ATTASH CAMP, Sudan (Reuters) – Months after Sudan signed a peace deal with Darfur rebels, and international peacekeepers stopped their patrols, Ihsan Mohamed is still waiting for any sign of peace and stability in her own daily life.
If anything, things have got worse, the 37-year-old resident of Darfur’s Attash displacement camp said with tears in her eyes. “There is no peace as far as we are concerned. The camp has become a scary place with looting and attacks.”
The Juba Peace Agreement, signed in October, was hailed in Sudan as a breakthrough in the festering conflict that pitted pro-government militias and troops against mostly non-Arab rebels in the mid-2000s.
But not all the rebel groups signed. And the banditry and lawlessness that plagued the region throughout the conflict has persisted and, in some areas, increased.
A committee representing displaced Darfuris told Reuters armed men had attacked the nearby Kalma camp several times over the past month.
In the past, they could have relied somewhat on patrols by the joint U.N./African Union UNAMID peacekeeping force. But the force began withdrawing at the start of the year, days after a vote by the U.N. Security Council to end its mandate.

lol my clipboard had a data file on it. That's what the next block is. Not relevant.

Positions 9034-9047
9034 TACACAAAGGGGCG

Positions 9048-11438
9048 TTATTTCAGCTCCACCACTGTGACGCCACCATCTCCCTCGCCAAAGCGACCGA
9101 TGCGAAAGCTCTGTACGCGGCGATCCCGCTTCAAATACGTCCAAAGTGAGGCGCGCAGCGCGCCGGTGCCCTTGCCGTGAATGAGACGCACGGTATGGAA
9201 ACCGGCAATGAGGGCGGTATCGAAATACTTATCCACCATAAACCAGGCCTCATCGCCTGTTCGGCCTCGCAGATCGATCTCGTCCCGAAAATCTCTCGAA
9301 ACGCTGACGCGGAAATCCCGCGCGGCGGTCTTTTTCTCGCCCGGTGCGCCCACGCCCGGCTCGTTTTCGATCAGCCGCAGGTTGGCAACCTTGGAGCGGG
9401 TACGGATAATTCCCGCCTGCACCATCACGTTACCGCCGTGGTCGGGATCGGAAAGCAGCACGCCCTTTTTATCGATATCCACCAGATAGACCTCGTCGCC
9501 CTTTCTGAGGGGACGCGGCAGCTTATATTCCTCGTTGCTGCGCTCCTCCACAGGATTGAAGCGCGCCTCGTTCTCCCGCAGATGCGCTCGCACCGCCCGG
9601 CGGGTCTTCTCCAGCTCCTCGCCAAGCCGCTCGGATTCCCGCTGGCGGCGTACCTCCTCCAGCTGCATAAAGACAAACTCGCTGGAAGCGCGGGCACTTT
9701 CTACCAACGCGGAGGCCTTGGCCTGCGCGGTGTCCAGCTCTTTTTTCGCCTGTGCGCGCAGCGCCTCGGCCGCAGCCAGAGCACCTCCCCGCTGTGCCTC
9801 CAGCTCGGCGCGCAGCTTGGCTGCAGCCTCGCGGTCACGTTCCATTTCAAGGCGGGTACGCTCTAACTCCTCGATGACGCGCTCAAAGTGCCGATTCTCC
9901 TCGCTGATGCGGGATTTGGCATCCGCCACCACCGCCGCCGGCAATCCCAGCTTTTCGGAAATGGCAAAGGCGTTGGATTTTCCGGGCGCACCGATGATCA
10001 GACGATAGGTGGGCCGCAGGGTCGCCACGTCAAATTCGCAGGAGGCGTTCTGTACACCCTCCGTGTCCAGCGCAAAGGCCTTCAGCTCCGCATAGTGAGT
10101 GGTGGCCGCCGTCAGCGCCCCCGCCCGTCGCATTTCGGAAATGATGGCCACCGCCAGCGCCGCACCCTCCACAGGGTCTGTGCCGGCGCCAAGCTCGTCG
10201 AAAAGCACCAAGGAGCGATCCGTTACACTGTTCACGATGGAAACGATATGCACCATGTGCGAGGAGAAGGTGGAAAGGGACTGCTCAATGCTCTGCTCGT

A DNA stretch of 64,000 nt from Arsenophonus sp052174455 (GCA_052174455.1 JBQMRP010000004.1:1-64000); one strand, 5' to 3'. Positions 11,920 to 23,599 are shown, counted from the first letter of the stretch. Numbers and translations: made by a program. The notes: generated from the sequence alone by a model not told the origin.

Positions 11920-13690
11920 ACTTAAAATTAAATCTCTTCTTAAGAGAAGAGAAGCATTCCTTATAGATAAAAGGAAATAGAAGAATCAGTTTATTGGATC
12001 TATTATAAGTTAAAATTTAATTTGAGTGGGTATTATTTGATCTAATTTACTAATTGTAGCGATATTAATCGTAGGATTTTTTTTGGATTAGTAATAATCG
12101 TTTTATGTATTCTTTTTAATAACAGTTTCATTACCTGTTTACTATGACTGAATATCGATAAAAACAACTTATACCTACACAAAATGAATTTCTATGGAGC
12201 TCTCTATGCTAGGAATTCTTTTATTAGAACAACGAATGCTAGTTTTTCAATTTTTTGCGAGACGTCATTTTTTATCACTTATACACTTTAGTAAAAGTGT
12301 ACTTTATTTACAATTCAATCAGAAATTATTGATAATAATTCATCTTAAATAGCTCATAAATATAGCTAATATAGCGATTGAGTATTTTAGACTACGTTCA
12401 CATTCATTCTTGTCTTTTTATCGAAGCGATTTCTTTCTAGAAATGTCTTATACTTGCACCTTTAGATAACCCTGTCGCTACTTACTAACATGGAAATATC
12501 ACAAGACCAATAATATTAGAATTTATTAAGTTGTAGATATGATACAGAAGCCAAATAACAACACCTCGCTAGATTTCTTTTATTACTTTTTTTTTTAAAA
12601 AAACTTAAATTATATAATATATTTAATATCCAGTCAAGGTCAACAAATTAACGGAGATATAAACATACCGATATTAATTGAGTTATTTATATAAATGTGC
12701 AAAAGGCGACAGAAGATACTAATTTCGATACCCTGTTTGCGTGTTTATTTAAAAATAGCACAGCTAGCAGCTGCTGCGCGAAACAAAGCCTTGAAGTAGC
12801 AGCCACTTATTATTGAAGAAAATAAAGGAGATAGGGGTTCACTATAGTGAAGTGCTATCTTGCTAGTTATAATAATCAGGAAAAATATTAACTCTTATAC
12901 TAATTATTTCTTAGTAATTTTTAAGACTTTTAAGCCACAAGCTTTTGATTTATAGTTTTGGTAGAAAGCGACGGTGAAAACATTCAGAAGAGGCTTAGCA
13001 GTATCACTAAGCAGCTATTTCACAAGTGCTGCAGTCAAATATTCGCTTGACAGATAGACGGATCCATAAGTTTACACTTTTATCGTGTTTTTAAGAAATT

“This is the worst period for us,” said 47-year-old Attash resident Abdalrazig Yagoub. “After UNAMID left we are more fearful, and there are people who seem to belong to the rebel groups and they loot the camp at night.”
As the residents spoke, unidentified armed men sat in a truck at the edge of the camp.
“It’s become more dangerous and our situation has got worse since they signed the peace deal,” said Yagoub. The camp’s straw and mud houses have no electricity or sewage system, and many said reduced aid means they often go hungry.
The October agreement mandated the integration of rebel groups into the armed forces and into transitional bodies governing Sudan since the overthrow of President Omar Hassan al-Bashir in 2019.
But not all of the institutions intended to help usher in the new order are up and working, said Jibril Adam Bilal, deputy leader of the former rebel Justice and Equality Movement, one of the groups that did sign.
“Unfortunately, the delay in forming the governance structures … and the peace implementation mechanisms have delayed the enforcement of peace on the ground.”
(Reporting by Khalid Abdelaziz, writing by Nafisa Eltahir; Editing by Aidan Lewis and Andrew Heavens)